It’s evidence of the ongoing popularity of Gilbert and Sullivan that this year alone the UK has seen three professional productions of their 1882 Fairyland-clashes-with-the-House-of-Lords opera Iolanthe: English National Opera’s lavish staging directed by Cal McCrystal, Sasha Regan’s all-male touring version, and now Irish director Vivian J Coates’ more traditional version for the National Gilbert and Sullivan Opera Company.
Traditional, of course, is a movable concept, and though the elegantly attractive sets and costumes are well within the bounds of what regulars might expect, some of the political jokes in Private Willis’ Song (strikingly voiced by Matthew Siveter) have been updated to reflect current parties and concerns: Brexiteers and Corbynites inevitably get a look-in.
Coates’ show flows like oil. Impeccably delivered, the dialogue is something to be savoured. Expertly choreographed by Mary MacDonagh, the dance routines – often complex when the substantial choruses of Peers and Fairies are involved – are conveyed with absolute precision and form effective and meaningful stage pictures.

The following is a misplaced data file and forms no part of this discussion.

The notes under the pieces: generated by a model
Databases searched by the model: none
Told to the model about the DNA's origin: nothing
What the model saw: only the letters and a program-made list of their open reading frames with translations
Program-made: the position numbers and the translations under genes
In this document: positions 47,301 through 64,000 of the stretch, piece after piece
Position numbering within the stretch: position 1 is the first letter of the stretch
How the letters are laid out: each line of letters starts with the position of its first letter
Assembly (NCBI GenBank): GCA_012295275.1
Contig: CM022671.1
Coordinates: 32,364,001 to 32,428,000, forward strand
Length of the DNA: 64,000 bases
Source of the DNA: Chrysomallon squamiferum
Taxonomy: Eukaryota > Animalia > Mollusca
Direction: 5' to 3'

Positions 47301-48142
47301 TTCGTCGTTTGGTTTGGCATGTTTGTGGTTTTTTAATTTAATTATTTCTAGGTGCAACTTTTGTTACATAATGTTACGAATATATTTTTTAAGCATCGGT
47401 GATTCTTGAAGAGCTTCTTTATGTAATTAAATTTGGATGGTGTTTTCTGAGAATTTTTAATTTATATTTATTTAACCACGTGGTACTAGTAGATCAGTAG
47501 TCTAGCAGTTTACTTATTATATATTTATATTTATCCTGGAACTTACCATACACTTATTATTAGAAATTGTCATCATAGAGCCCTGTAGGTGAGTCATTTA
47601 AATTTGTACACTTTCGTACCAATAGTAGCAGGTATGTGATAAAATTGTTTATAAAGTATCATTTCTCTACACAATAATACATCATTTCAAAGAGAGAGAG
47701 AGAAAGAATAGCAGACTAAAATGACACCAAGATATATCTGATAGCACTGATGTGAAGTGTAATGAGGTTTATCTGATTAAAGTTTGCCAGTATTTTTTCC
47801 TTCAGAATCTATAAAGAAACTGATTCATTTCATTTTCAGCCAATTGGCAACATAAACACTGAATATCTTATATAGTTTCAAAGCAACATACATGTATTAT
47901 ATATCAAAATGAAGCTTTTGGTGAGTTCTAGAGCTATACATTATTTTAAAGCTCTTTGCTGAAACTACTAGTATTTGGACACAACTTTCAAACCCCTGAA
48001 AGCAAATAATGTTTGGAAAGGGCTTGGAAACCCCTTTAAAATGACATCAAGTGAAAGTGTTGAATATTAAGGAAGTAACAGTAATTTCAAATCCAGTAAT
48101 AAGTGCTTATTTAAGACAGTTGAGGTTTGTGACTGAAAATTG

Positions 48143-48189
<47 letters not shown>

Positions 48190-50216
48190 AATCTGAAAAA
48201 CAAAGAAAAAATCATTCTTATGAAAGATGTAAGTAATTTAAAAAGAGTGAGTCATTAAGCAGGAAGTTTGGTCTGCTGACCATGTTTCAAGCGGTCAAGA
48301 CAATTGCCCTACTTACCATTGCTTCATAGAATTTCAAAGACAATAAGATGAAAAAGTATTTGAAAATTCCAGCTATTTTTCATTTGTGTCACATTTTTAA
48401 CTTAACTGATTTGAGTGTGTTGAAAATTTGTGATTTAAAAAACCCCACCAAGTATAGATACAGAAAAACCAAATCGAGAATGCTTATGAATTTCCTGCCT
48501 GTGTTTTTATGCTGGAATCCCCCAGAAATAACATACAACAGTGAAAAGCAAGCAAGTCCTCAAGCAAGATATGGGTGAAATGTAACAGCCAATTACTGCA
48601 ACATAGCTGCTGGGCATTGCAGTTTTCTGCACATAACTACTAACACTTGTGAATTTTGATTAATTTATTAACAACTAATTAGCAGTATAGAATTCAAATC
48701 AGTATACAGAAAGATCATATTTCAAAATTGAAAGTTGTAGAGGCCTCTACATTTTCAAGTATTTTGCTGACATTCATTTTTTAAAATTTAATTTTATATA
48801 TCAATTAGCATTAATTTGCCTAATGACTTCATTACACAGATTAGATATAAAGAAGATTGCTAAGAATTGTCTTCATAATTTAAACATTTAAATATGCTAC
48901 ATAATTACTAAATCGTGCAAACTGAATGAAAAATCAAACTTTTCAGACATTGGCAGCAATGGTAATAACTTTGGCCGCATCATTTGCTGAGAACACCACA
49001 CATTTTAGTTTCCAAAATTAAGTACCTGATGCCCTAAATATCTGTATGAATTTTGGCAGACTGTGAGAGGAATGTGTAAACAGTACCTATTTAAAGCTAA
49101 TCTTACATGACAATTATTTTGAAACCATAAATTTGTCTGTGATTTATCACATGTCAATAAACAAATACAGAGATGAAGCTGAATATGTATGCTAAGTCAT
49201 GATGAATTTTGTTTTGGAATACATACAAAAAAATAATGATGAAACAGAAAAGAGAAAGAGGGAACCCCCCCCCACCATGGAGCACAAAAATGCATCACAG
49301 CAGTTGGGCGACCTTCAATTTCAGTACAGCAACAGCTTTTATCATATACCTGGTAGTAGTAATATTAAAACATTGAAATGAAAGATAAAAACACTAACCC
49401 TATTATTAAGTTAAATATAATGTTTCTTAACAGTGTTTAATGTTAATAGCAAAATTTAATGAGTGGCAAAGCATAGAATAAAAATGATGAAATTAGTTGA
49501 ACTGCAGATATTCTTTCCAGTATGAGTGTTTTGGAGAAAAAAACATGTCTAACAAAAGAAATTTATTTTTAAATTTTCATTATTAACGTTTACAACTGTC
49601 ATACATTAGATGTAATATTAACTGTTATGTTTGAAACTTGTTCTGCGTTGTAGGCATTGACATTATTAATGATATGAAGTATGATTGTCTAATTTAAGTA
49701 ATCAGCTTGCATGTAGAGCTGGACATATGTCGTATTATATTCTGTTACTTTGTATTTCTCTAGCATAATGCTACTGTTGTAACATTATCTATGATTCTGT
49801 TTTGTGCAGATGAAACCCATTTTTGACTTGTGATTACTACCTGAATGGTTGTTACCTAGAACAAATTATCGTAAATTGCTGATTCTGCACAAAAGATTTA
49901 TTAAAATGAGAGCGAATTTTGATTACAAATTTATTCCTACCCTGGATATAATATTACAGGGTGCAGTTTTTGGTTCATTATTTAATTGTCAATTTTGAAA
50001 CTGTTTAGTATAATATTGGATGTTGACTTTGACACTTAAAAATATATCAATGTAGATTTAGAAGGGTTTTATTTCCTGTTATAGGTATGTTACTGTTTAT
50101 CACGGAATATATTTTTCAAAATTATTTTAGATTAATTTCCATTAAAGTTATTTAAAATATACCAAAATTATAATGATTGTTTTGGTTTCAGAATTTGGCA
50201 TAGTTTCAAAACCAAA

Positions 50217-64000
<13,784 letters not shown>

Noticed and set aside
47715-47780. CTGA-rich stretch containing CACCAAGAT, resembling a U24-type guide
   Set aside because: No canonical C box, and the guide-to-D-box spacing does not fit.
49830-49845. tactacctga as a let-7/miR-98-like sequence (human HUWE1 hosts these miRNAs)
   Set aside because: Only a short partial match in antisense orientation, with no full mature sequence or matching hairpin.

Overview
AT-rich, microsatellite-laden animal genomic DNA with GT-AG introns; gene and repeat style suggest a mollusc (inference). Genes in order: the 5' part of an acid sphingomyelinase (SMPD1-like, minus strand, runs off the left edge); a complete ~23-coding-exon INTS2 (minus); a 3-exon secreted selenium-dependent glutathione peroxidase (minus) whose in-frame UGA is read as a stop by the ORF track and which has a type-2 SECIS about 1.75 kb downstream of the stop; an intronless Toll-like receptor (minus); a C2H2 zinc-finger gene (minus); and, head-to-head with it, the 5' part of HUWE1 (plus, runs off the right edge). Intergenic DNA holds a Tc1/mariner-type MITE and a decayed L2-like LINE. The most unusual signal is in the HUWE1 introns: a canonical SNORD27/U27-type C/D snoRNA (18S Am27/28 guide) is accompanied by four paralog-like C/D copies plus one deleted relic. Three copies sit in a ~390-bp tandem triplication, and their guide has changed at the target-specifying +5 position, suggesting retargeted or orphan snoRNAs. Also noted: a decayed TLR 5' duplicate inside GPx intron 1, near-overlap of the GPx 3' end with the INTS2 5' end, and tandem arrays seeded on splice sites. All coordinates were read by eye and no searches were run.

The cast is strong throughout. Gaynor Keeble’s grandly sung Queen of the Fairies is commanding when roused. Richard Gauntlett’s peremptory Lord Chancellor knows exactly how to get his material over to its best advantage. Rosanna Harris and Bradley Travis make a winsome pair of young lovers as Phyllis and Strephon respectively.
Nicholas Sales and Eddie Wade offer a blissful double act as daffy Lords Mountararat and Tolloller: at moments they’re like something out of Samuel Beckett (a G&S fan, incidentally). Jennifer Parker underlines the pathos of the title role.
Binding the whole show together is the alert work of the chorus and orchestra under rising young conductor James Hendry, whose acute sensitivity to balance and tempo serves Sullivan’s score wonderfully.
- Review of Trial by Jury/The Sorcerer – ‘double bill combines tradition with innovation’ 
- Review of Haddon Hall – ‘rare resuscitation of Arthur Sullivan’s pedestrian work’